Power, Temperature, & Noise

As was the case with gaming performance, we’ll keep our running commentary thin here. The Radeon HD 6950 1GB is virtually identical to the 2GB card, so other than a few watts power difference (which can easily be explained by being an engineering sample) the two are equals. It’s the XFX Radeon HD 6870 Black Edition that has caught our attention.

Radeon HD 6800/6900 Series Load Voltage
Ref 6870 XFX 6870 Ref 6950 2GB Ref 6950 1GB
1.172v 1.172v 1.1v 1.1v

While the XFX 6870 has the same load voltage as the reference 6870, between the change in the cooler and the higher core and memory frequencies power usage still goes up. Under Crysis this is 11W, and under FurMark this expands to 16W. Unfortunately this factory overclock has wiped out much of the 6870’s low power edge versus the 6950, and as a result the two end up being very close. In practice power consumption under load is nearly identical to the GTX 460 1GB, albeit with much better gaming performance.

Meanwhile this is one of the few times we’ll see a difference between the 1GB and 2GB 6950. At idle and under Crysis the two are nearly identical, but under FurMark the 1GB reduces power consumption by some 12W even with PowerTune in effect. We believe that this is due to the higher operating voltage of the 2Gb GDDR5 modules AMD is using on the 2GB card.

As far as temperatures go both cards are in the middle of the pack. The vapor chamber cooler on the 6900 series already gives it a notable leg up over most cards, including the XFX 6870. At 41C the XFX card is a bit warm at idle, meanwhile 78C under load is normal for most cards of this class. Meanwhile the 6950 1GB and 2GB both perform identically, even with the power consumption difference between the two.

Last but certainly not least we have our noise testing, and this is the point where the XFX 6870 caught our eye. The reference 6870 was an unremarkable card when it came to noise – it didn’t use a particularly advanced cooling design, and coupled with the use of a blower it ended up being louder than a number of cards, including the vapor chamber equipped Radeon HD 6970. The XFX 6870 reverses this fortune and then some due to XFX’s well-designed open-air cooler. At idle it edges out our other cards by a mere 0.1dB, but the real story is at load. And no, that’s not a typo in the load noise chart, the XFX Radeon HD 6870 Black Edition really is that quiet.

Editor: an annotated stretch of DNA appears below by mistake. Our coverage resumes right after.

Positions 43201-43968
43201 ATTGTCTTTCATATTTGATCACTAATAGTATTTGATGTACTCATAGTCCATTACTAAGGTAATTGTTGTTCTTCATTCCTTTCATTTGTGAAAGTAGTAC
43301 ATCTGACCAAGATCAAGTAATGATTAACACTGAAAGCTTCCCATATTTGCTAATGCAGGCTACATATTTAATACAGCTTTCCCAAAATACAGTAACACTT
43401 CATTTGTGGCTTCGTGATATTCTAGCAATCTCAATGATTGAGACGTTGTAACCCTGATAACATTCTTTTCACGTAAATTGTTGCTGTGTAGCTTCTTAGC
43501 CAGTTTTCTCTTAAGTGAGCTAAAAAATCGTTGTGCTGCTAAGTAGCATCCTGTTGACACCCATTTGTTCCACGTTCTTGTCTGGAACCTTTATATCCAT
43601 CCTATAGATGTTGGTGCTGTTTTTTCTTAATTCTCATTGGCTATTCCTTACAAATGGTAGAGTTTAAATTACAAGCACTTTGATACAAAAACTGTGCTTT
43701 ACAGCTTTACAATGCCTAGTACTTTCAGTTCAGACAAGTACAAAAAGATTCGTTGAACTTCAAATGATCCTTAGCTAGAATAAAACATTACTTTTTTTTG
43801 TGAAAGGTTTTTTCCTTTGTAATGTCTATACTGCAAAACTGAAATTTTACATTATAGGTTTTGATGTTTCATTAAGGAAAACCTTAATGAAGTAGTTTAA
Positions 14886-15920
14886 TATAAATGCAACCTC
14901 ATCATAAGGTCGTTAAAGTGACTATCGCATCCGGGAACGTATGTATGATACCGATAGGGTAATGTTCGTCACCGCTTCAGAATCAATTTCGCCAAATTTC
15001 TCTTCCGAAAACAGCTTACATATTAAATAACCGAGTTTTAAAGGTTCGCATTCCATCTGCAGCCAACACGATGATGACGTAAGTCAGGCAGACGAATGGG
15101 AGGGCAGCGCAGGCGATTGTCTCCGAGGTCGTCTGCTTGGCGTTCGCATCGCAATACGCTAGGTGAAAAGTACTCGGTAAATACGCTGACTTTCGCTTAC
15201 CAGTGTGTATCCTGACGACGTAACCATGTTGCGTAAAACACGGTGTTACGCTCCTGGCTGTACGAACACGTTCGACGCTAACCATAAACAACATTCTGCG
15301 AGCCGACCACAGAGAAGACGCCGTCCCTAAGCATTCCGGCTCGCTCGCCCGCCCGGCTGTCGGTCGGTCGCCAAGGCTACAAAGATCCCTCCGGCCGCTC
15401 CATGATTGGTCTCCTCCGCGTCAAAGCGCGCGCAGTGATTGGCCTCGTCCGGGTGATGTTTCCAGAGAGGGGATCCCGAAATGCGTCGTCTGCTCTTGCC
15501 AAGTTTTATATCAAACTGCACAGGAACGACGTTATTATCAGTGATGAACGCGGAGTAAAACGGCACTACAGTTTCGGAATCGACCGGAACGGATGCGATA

In fact at 41.4dB under load, the XFX 6870 is for all intents and purposes a silent card in our GPU testbed. Under load the fans do rev up, but even when doing so the card stays below the noise floor of our testbed. Compared to the reference 6870 we’re looking at just shy of a 14dB difference between said reference card and the XFX 6870, a feat that is beyond remarkable. With the same warning as we attach to the GTX 460 and GTX 560 – you need adequate case cooling to make an open-air card work – the XFX Radeon HD 6870 Black Edition may very well be the fastest actively cooled quiet card on the market.

Meanwhile for the Radeon HD 6950 1GB and 2GB, we’re once again left with results that are nearly indistinguishable. Under load our 1GB card ended up being .6dB quieter, an imperceptible difference.

The Test & Gaming Performance Final Words


View All Comments

  • Ryan Smith - Wednesday, January 26, 2011 - link

    Indeed CPU bottlenecking is a concern, and we always try to remove it as much as possible. Replacing the CPU means throwing out our entire body of work, so as important as it is to avoid being CPU bottlenecked, we can't do it frequently.